FRANNIE: Oh dang.
MIKEY ALFRED: "When you say or do something, you can never take it back." That was the first day of fourth grade. I'm still talking about that to this day. That's valuable. That's strong.
FRANNIE: Yeah. So is that the kind of stuff that you would put in a movie that you would make, something that you would write?
MIKEY ALFRED: Totally. Totally.
FRANNIE: How much do you take from your actual life, from your past?
MIKEY ALFRED: Everything. Everything. In the new movie, we're working on now, North Hollywood, there's a scene where the dad is talking to his son, and he's mixing cement while he's talking. And anyone who's ever mixed cement listening to this, you have to put lime in it, and lime burns your hands, so you're supposed to wear gloves when you mix cement. And my dad is talking to me, and he says, "You know, son," really casually, "reach into the bucket. A leaf fell in." And I reach in and just burn the hell out of my hands. "Ahhhhhhh!" And he looks at me, and he says, "Don't ever just do something. Always question. When someone says, 'Do this,' why?"
MIKEY ALFRED: And that type of lesson has stuck with me my entire life, and that's in the movie. There's a scene where the dad is telling his son he needs to go to college and he needs to focus, and he does the same thing. He tricks him. The leaf fell in. Can you grab it? So yeah, yeah. I pull from my life all the time.
FRANNIE: Are you trying to teach those lessons to people who watch your work?
MIKEY ALFRED: Of course. Because I feel like the lessons I've been taught have helped me so much. So if other people can learn them or just see them, maybe that can help them.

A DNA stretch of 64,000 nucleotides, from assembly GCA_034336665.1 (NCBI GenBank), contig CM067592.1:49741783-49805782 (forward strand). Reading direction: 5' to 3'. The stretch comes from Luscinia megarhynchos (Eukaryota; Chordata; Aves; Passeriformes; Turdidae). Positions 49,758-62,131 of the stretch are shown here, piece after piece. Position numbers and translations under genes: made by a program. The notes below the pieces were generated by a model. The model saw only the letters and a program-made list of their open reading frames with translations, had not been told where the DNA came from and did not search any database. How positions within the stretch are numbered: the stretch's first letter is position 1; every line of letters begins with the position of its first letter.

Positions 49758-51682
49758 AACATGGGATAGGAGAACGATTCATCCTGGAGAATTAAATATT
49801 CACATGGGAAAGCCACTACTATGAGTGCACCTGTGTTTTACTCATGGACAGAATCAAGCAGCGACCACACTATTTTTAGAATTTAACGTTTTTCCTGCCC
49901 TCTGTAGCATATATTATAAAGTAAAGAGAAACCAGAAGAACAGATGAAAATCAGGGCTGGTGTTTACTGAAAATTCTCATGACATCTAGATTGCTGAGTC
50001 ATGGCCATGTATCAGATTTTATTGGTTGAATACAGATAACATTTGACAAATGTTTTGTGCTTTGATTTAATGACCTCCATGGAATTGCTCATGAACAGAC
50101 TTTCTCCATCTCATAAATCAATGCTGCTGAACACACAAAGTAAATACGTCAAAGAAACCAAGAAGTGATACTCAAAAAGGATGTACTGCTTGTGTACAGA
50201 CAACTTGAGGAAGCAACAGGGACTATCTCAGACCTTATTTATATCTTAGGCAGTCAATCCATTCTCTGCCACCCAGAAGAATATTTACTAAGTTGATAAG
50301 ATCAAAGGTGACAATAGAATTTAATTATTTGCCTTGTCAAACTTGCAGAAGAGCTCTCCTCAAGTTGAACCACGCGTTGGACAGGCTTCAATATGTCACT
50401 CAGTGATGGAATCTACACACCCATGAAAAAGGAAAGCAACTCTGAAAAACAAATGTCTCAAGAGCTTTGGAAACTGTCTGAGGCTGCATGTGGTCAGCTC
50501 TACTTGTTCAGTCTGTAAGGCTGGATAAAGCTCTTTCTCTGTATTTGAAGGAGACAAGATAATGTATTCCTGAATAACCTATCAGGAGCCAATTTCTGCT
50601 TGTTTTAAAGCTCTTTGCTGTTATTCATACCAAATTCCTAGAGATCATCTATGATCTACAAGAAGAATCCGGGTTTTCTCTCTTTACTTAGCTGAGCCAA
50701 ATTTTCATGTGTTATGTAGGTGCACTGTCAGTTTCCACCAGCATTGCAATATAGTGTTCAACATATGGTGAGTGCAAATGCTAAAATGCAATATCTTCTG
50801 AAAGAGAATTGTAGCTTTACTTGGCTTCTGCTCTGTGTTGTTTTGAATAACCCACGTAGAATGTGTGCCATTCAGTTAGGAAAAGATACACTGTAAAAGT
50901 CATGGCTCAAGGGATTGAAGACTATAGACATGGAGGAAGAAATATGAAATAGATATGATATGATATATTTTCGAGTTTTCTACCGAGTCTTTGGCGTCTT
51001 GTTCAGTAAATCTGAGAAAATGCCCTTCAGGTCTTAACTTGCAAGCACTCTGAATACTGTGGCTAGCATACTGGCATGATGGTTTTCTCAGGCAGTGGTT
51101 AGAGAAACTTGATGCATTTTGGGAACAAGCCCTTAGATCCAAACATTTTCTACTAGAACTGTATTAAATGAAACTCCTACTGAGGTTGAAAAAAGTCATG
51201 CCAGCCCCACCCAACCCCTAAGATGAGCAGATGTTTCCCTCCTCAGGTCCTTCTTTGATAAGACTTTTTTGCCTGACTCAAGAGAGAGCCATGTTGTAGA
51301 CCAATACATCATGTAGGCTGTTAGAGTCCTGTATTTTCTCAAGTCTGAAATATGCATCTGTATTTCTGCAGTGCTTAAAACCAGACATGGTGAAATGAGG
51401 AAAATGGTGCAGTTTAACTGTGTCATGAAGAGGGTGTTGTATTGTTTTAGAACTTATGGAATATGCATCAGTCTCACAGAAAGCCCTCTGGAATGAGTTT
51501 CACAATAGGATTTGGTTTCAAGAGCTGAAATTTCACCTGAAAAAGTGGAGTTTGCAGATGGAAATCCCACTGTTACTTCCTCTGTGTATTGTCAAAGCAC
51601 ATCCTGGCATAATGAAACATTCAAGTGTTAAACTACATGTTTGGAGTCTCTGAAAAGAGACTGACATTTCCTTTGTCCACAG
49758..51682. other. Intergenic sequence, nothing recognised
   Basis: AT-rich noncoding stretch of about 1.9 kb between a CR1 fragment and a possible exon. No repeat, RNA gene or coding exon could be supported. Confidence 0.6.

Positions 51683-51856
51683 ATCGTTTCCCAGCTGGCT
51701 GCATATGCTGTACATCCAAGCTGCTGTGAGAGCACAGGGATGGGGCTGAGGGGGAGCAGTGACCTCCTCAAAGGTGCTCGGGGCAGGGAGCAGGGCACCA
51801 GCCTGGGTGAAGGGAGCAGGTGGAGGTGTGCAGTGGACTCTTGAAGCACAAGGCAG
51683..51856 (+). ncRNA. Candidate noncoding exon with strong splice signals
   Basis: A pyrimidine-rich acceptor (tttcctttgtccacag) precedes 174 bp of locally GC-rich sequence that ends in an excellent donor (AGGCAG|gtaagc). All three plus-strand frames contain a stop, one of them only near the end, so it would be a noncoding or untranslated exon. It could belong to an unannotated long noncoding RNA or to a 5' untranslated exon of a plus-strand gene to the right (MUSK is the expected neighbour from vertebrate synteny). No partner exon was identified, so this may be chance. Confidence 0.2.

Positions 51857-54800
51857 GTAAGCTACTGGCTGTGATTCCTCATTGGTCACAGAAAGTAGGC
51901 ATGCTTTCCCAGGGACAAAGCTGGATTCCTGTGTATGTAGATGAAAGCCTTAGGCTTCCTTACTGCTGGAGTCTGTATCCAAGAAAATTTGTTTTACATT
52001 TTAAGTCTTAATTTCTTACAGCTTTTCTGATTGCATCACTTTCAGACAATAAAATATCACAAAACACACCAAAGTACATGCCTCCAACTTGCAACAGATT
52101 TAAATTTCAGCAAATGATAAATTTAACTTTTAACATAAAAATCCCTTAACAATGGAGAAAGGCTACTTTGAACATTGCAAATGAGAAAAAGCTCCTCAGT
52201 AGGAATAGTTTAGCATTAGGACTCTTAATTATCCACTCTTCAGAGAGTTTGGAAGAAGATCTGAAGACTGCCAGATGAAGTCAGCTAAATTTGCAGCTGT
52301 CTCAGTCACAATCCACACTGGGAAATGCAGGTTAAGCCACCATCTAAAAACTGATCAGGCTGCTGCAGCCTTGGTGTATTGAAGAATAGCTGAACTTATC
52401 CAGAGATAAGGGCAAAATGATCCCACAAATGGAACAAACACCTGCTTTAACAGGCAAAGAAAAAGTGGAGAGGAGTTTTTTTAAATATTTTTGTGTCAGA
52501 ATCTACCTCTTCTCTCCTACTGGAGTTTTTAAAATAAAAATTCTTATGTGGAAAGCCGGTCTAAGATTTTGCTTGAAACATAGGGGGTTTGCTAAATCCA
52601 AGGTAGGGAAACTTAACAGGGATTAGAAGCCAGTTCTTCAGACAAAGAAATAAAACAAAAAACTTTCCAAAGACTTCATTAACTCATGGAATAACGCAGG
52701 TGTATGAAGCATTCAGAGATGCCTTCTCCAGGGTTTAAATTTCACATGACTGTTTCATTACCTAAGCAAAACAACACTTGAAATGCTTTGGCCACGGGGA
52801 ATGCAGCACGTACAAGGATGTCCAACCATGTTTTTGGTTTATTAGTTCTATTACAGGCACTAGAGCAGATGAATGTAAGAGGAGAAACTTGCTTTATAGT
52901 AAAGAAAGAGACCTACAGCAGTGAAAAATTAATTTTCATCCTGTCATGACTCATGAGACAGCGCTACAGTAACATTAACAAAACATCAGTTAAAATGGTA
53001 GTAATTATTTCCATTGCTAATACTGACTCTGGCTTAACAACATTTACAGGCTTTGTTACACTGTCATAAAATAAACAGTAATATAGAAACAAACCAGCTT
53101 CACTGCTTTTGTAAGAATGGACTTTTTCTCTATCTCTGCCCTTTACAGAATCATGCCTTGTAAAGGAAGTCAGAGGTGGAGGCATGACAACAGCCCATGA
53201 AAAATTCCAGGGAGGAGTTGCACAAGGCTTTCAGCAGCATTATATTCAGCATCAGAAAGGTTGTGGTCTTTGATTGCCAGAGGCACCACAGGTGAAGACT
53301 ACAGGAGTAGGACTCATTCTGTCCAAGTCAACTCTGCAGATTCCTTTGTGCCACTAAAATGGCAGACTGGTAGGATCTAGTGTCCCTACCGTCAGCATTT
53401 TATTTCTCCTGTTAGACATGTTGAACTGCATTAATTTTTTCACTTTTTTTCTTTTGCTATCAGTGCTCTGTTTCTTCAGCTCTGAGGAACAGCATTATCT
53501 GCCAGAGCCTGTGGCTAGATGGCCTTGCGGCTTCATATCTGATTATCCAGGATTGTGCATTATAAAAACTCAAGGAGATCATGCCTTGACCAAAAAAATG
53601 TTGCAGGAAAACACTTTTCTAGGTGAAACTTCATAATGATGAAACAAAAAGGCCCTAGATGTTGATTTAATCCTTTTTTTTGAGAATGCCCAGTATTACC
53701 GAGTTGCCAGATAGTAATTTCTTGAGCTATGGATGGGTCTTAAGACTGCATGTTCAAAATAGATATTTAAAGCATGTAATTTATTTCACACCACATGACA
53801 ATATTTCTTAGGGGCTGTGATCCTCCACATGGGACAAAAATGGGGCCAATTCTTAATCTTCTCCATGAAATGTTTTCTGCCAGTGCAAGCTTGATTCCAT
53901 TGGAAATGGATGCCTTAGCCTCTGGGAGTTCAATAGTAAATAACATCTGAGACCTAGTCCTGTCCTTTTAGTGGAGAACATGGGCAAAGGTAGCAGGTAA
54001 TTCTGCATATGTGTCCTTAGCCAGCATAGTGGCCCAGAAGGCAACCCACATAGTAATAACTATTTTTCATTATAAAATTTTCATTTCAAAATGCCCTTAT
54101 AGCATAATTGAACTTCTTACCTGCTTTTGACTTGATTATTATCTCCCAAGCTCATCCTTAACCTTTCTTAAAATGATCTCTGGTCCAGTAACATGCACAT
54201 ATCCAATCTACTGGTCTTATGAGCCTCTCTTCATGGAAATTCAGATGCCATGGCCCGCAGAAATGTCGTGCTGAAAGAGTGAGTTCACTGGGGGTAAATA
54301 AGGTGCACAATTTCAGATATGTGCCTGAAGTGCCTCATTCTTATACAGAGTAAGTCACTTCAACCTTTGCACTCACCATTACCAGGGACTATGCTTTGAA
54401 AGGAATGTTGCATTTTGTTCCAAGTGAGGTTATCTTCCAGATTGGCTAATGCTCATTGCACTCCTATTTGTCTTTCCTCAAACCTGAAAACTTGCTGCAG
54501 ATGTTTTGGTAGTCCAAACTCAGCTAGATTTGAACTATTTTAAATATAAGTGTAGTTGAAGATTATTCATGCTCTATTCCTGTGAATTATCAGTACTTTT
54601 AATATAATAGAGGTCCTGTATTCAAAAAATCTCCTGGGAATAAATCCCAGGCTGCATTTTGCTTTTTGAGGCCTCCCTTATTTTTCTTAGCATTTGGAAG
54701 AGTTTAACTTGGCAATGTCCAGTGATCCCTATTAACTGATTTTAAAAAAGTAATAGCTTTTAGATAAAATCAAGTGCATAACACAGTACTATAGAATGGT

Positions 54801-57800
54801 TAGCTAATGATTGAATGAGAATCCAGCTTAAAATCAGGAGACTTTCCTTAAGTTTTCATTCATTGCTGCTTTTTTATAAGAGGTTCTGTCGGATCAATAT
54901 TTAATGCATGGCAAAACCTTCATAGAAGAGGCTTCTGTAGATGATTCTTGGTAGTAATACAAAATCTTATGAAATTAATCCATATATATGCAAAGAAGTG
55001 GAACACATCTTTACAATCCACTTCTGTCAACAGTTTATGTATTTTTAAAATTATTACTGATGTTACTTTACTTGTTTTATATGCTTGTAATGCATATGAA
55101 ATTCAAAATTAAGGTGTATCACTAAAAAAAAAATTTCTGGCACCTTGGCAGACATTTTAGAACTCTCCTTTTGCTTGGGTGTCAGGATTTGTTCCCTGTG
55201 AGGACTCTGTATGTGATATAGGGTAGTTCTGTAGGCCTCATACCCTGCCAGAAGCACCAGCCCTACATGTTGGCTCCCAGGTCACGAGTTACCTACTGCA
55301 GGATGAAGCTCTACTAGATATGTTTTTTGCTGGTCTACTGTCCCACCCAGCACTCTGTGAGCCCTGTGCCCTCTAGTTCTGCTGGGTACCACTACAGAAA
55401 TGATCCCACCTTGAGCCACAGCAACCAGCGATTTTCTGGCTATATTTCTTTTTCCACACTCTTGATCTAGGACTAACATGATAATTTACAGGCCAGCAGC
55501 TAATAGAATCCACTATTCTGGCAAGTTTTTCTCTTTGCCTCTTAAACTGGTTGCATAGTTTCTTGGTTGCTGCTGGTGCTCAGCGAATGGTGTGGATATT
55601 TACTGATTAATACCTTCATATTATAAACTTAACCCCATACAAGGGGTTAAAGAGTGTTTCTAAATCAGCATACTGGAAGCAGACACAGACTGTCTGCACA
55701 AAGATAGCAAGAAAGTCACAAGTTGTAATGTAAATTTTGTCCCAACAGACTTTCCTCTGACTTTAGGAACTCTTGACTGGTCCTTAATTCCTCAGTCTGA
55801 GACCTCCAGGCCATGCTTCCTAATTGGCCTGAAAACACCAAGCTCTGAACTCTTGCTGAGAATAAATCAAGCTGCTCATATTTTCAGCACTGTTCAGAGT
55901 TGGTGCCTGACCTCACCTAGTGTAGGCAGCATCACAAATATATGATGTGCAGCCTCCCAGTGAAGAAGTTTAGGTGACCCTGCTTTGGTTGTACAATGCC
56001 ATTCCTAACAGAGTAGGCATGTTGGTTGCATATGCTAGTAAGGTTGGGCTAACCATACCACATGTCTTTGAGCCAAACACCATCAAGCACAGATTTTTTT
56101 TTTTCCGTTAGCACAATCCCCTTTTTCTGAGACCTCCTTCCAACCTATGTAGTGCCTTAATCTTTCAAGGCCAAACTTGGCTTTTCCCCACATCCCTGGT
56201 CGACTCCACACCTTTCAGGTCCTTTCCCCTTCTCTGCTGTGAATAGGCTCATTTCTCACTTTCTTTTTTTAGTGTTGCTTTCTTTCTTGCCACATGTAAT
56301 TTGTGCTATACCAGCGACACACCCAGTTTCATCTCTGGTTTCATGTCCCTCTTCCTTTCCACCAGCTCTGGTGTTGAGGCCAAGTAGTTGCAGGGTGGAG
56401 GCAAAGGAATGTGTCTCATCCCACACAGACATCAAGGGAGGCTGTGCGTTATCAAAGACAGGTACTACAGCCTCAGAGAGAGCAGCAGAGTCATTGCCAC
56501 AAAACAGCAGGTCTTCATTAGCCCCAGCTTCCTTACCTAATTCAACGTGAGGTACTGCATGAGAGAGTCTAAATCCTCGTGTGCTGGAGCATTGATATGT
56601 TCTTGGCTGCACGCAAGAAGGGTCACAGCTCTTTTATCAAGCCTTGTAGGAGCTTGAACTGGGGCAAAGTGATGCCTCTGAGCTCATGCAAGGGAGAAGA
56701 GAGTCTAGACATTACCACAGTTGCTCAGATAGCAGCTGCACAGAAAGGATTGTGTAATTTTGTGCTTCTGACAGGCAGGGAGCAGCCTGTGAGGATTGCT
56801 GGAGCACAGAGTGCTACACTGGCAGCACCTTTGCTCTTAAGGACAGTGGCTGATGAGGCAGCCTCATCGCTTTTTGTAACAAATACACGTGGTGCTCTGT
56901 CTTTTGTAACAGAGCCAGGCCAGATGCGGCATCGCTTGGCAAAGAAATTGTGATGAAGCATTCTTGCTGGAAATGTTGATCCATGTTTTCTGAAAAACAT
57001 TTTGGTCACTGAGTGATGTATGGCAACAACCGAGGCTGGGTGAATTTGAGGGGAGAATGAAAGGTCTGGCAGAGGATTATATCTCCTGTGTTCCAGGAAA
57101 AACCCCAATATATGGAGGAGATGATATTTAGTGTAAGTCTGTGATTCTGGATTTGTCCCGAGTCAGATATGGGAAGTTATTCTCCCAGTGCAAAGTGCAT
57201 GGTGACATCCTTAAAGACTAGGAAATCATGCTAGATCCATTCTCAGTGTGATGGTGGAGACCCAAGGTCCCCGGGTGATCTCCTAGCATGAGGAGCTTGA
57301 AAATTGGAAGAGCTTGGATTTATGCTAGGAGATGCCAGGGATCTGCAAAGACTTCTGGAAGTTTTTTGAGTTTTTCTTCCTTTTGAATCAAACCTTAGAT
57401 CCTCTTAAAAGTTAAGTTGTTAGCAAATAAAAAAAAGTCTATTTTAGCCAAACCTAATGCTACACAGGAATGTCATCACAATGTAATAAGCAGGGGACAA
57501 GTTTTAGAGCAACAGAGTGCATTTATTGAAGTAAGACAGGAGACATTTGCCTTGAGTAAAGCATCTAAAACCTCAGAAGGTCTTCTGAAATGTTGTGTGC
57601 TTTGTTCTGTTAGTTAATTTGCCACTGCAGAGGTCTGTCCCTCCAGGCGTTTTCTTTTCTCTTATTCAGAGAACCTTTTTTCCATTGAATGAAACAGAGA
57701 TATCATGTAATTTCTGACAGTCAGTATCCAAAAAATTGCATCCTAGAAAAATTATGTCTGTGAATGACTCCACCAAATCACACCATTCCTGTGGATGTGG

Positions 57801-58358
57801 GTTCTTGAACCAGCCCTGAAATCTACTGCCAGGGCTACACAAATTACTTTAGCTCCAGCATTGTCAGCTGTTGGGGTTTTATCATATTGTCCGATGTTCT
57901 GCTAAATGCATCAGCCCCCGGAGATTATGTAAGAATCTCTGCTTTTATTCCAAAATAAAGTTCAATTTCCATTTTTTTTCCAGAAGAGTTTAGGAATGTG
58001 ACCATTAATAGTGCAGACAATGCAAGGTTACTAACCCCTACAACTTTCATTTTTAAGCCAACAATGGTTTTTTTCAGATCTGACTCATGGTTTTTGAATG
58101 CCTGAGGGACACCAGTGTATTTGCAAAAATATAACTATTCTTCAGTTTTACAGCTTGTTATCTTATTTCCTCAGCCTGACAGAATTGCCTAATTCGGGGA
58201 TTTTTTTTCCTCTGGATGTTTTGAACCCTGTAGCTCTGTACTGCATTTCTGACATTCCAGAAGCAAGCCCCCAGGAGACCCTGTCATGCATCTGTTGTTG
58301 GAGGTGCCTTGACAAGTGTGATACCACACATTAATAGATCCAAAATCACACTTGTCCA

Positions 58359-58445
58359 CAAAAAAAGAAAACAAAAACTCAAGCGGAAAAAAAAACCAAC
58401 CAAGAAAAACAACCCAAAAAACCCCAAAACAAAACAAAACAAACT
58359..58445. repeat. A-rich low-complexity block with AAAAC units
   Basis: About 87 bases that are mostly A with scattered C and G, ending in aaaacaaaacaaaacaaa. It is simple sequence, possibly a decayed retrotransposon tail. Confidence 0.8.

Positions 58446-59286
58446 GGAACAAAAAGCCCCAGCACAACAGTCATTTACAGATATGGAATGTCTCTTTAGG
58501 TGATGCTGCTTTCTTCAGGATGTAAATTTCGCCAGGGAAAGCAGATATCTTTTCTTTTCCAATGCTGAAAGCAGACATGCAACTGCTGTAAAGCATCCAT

FRANNIE: When you do fictional versions of your life, I'm thinking about – not that this is a fictional version of your life, but you put sort of real people with real relationships in fictional scenarios acting or whatever, like Mid90s or Ballers or whatever, how does that feel? Are you trying to make what happened in the past different? Or make it mean something different? Or is it just material?
MIKEY ALFRED: Right. This is a great question. I watched this Jane Fonda documentary yesterday.
FRANNIE: Oh yeah, I haven't watched that.
MIKEY ALFRED: It's incredible. And one of her husbands when they got divorced said, "I can't deal with her anymore." And the interviewer is like, "Why?" And he's like, "Everything becomes material. Everything becomes a prop. Every time we argue, I can see her jotting something down in the notebook." And he's like, "I don't like feeling like I'm a well for your work. That's weird. It doesn't feel good." And that is something that filmmakers, directors, actors, anyone, you deal with. Where everyone you talk to, every time you go through something, it does add to your palette. It adds to that well you can pull from when you're writing later. I'm sure musicians deal with the same thing too.